Focus on what you have, not on what is missing

When I was a kid, Lego theme boxes were my favorite toys. They were a set of colorful interlocking blocks that had a special theme. The memory of losing a block or two from the set is still vivid. It used to be a catastrophic day for the whole family. I would complain about the missing blocks like anything and would believe that the whole theme has become useless.

Maybe I was too immature to realize that I still had many of the blocks left and I could build tons of new stuff out of them! But, was it only me?

I remember my mother losing a piece of her favorite china set. Her reaction was not very different from mine. I can still recall my sister losing one of her blue crayons from a box of 36-crayons. Her reaction was much more horrible, even though there were a couple of similar blue shades left in the box.

It is human nature that we admire and value perfect things in our lives. A missing part, no matter how insignificant, will attract our attention more and create a sense of incompleteness. Dennis Prager, a famous writer, has termed this phenomenon as The Missing Tile Syndrome. According to him, a missing tile on the ceiling will attract and become focus of our attention and denies us the satisfaction of having a near to perfect ceiling.

When we have this attitude in our lives, we stop enjoying what we have and start focusing more on what we don’t have! We associate not having a certain skill, capability or resource as our weakness.

Focusing more on weaknesses (what we don’t have) pushes us into the mindset, where we start overlooking our strengths (what we have). We keep on complaining about the things that we don’t have instead of acknowledging what we have. Some relatively positive people, start working on their weaknesses to overcome them without realizing the fact that devoting same effort and resources on their strengths will bring more success and better outcomes.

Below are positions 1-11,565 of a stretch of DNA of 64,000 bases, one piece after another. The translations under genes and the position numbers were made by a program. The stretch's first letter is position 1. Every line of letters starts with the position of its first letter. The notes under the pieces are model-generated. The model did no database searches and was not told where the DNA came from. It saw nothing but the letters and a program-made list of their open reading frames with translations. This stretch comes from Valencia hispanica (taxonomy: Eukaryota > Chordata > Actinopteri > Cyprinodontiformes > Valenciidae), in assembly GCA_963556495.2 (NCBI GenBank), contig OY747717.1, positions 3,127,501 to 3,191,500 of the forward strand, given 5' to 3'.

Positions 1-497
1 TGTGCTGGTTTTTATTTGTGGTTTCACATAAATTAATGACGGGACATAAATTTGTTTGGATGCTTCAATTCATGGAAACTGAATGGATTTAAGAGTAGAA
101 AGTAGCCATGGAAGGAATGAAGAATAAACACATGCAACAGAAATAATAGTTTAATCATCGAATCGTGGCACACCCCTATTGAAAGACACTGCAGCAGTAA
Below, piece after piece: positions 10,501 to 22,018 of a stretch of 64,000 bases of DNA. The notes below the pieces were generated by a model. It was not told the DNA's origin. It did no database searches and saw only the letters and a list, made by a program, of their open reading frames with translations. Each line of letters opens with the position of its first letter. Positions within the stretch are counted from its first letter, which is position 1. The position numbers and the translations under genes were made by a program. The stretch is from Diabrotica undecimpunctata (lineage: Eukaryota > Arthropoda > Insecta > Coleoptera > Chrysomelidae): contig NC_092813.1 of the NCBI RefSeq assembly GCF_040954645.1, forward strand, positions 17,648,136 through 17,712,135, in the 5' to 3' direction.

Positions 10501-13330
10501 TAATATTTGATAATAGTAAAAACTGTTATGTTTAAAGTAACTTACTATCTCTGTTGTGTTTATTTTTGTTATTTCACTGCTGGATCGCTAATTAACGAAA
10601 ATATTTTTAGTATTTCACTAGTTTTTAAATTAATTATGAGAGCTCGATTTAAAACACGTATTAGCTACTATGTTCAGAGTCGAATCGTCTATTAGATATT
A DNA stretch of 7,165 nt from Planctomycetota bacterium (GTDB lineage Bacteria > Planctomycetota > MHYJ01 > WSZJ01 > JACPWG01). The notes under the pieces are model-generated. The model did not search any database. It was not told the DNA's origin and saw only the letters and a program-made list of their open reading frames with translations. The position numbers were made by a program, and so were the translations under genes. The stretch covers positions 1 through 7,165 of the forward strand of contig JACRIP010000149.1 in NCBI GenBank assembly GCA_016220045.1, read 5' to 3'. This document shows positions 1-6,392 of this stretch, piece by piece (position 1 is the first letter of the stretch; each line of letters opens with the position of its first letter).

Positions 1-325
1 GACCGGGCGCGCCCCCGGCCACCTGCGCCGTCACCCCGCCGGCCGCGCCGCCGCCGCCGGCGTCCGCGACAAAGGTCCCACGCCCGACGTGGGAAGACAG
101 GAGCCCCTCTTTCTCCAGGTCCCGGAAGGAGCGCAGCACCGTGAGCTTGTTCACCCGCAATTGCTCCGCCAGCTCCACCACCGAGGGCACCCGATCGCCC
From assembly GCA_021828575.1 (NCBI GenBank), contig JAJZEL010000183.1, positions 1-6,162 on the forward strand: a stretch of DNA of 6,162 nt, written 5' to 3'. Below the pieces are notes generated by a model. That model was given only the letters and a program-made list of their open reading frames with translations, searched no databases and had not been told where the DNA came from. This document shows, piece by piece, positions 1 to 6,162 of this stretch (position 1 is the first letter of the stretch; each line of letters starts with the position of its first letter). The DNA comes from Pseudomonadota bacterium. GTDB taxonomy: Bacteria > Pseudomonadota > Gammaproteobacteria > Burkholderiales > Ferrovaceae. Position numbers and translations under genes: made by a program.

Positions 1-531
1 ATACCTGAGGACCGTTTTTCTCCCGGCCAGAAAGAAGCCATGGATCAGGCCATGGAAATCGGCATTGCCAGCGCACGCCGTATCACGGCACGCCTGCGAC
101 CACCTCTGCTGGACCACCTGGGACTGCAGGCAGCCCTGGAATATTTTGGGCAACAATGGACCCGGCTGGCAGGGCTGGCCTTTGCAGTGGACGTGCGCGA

This mindset cause dissatisfaction about others as well. We always look for shortcomings in them, ignoring their strong points. Our relationships suffer as we magnify the missing talents, overlooking the existing qualities of the other person.

Every day, we share and forward hundreds of videos and posts about underprivileged and special people, achieving much more in life than what they are capable of with their limited resources. These stories inspire us, but when it comes to our lives, ironically, we behave in the opposite way, like victims. 

A coach, can help you build a progressive mindset towards life by shifting your focus towards your strengths and leveraging them to their fullest potential. He has an advantage of outside’s perspective that enables you to see endless possibilities.

Life is like a box of Lego blocks, you can either complain about the pieces that you have lost or build something amazing from the rest …

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